Re-release (originally released in 2000 - produced by Michael Gira)
Former Swans founder, Michael Gira's Young God Label is quickly establishing itself as one of Manhattan's most vital outlets for consistently challenging new music. With the release of France's Ulan Bator's second album, the group has progressed tremendously. Cleanly produced by Gira himself, Ego:Echo brings together a wide spectrum of musical ideas and influences with its nine extended pieces. Many of the tracks meld elements of Jazz, Noise, and electronic music within carefully composed, continuously engaging structures. The haunting quietude of "Hemisphere" sounds somewhat like a collaboration between early Tortoise and recent Yo La Tengo, whereas tracks like "Santa Lucia" feature the dissonant guitar squall reminiscent of early Sonic Youth. Although Ulan Bator show their influences, the band generally maintains a fairly distinct sound, moving from passages of somber melodic subtlety to others of controlled chaos. Ego:Echo is a mature, complex record by a band that shows significant promise.
(Paul Lemos - UNDER THE VOLCANO)
Repetition, focus, and intensity define this album.
The last few minutes of Ego:Echo's opening track "Hemisphere" says much about their approach here. Over a slowly decaying bed of acoustic guitar, acoustic and electric pianos, Casio, and bass and drums, vocalist Amaury Cambuzat intones the word "repetition" (fortunately, this word means the same in the French this album is sung in as it does in English). The vocals are recorded in surgical focus: no doubt a talented team of acoustic technicians and pathologists could reconstruct Cambuzat's teeth, lips, and tongue by careful analysis of the recording. Repetition, focus, and intensity define this album: many songs develop over long periods of time (up to sixteen minutes in the case of "Let Go Ego").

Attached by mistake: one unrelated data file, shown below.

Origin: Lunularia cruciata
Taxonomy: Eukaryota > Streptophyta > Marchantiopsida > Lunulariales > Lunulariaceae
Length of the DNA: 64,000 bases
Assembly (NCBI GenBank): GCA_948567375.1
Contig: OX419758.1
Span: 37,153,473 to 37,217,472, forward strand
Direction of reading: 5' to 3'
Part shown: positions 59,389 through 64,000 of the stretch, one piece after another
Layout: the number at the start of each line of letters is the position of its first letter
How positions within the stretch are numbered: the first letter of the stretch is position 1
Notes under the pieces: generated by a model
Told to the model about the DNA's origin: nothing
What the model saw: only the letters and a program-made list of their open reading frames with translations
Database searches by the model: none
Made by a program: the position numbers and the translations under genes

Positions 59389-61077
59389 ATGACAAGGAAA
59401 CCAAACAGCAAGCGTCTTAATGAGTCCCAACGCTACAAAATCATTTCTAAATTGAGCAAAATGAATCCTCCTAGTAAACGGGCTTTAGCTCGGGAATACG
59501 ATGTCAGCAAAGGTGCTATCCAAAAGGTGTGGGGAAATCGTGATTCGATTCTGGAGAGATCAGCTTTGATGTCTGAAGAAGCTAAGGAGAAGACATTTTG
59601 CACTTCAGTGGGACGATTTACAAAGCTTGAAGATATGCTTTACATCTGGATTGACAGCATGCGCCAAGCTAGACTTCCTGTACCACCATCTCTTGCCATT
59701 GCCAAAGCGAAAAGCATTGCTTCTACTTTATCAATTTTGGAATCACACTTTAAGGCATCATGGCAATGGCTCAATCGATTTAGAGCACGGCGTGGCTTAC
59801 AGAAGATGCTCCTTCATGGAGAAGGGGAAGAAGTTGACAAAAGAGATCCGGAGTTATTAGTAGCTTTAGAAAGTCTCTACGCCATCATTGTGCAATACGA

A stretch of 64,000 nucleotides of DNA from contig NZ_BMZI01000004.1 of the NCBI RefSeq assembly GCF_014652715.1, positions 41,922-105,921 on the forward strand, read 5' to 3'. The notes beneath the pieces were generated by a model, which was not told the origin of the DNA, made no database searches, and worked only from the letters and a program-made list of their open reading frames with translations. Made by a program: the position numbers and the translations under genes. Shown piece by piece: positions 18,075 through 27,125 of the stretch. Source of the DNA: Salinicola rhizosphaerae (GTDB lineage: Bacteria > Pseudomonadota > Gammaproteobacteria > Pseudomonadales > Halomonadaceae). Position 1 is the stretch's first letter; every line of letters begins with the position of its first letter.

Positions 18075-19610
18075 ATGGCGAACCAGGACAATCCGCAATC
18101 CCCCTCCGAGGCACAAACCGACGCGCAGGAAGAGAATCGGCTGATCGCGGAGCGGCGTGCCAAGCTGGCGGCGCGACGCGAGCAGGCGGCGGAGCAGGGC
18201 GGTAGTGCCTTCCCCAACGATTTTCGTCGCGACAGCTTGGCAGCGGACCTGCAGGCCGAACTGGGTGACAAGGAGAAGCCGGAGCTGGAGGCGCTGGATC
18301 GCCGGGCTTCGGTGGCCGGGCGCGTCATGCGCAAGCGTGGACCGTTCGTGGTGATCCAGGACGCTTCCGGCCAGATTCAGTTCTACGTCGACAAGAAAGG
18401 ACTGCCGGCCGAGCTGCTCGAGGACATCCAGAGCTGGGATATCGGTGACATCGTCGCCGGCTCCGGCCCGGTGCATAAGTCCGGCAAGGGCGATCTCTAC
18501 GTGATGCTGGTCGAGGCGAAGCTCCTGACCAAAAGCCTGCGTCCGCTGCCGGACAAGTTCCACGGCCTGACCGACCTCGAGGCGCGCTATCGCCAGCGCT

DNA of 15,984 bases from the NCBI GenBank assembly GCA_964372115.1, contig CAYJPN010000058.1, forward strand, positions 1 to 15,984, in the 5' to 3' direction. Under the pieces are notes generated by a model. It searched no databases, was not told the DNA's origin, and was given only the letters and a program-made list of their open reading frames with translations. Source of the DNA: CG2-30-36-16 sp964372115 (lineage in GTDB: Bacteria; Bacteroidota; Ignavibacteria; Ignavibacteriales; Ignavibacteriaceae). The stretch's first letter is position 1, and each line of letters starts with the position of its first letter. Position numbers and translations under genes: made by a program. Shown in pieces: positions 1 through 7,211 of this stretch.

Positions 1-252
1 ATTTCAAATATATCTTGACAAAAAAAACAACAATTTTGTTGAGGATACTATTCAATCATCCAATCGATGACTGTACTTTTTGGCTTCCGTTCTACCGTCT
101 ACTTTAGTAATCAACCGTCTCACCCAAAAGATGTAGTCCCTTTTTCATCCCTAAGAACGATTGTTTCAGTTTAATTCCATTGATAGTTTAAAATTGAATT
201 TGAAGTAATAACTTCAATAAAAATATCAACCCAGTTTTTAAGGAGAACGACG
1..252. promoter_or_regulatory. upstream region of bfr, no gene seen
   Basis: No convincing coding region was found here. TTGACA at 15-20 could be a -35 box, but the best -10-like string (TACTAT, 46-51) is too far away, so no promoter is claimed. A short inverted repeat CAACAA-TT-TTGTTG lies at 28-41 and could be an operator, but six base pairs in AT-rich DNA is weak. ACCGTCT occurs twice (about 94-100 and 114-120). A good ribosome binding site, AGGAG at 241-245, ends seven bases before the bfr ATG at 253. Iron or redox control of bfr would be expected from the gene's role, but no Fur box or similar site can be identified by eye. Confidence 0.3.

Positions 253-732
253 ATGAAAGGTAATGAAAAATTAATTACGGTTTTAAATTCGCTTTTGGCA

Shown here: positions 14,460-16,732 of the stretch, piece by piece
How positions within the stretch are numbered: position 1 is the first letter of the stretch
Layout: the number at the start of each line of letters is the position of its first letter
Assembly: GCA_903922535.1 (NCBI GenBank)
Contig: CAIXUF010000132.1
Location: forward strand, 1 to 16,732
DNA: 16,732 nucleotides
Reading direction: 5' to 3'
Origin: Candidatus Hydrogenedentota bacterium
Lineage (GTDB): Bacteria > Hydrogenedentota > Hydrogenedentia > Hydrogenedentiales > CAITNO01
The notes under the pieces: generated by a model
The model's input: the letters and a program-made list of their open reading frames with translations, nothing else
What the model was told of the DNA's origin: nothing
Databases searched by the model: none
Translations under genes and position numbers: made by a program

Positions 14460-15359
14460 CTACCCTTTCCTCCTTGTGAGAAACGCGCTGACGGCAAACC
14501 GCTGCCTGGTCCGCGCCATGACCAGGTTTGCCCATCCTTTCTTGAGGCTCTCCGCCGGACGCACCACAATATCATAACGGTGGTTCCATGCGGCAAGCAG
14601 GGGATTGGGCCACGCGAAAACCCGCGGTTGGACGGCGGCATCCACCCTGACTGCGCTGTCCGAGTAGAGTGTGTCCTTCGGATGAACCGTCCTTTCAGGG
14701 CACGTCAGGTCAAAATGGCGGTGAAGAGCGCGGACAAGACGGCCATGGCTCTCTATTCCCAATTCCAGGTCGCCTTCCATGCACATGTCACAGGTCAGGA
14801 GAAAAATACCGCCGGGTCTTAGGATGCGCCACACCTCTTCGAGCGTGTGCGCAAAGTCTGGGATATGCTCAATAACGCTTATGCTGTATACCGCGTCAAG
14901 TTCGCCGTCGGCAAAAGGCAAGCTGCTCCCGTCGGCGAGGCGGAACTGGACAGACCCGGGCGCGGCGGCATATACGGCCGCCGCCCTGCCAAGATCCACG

Fortunately, that focus is rewarding: Ulan Bator deploys an impressive array of instruments and techniques, from the crystalline delicacy of "Hemisphere"'s largely acoustic instrumentation to the disturbed intensity of the dentist-drill electric guitar assault halfway through "Santa Lucia."
It's appropriate that ex-Swan Michael Gira (also Young God label guy) produced this CD: the blend of dark power and eerie delicacy is reminiscent of Swans' best work. Ulan Bator's music often evokes a potent sense of gloom and darkness, but the band never resorts to "industrial" cliches of cybermetallic guitars or doomy synths to achieve it. Instead, a full range of instruments is used: aside from guitars, bass, and percussion, Ulan Bator use harmonium, electric piano, a wheezy old Hammond organ, mellotron, trumpet and French horn (played by guest musician Jean Herve Peron of Faust), and such exotica as bowed percussion and "electronic sinfonia."
That last instrument powers the one-two knockout punch of the album's last two tracks. "Soeur Violence" ends with a braying drone featuring horns, electronics, and Gira's impression of a dying Buddhist monk, segueing directly into another, more apocalyptic drone that begins "Echo": sirens, mellotrons, guitars, and the sinfonia build to a peak and then suddenly cut off. One glassy Wurlitzer electric piano sounds a slow, deliberate series of notes, gradually enshrouded in a murky keyboard texture, until a series of pounding, razor-sharp guitar discords and martial drumming lead to the sheer cliff of an ending.
This isn't easy listening, and as Europeans Ulan Bator bring a more inclusive tolerance for musical approaches Americans might tend to call pretentious—but the band doesn't slacken or strive primarily to impress: all their intense focus is on the music.
(Jeffrey Norman - Milk Magazine)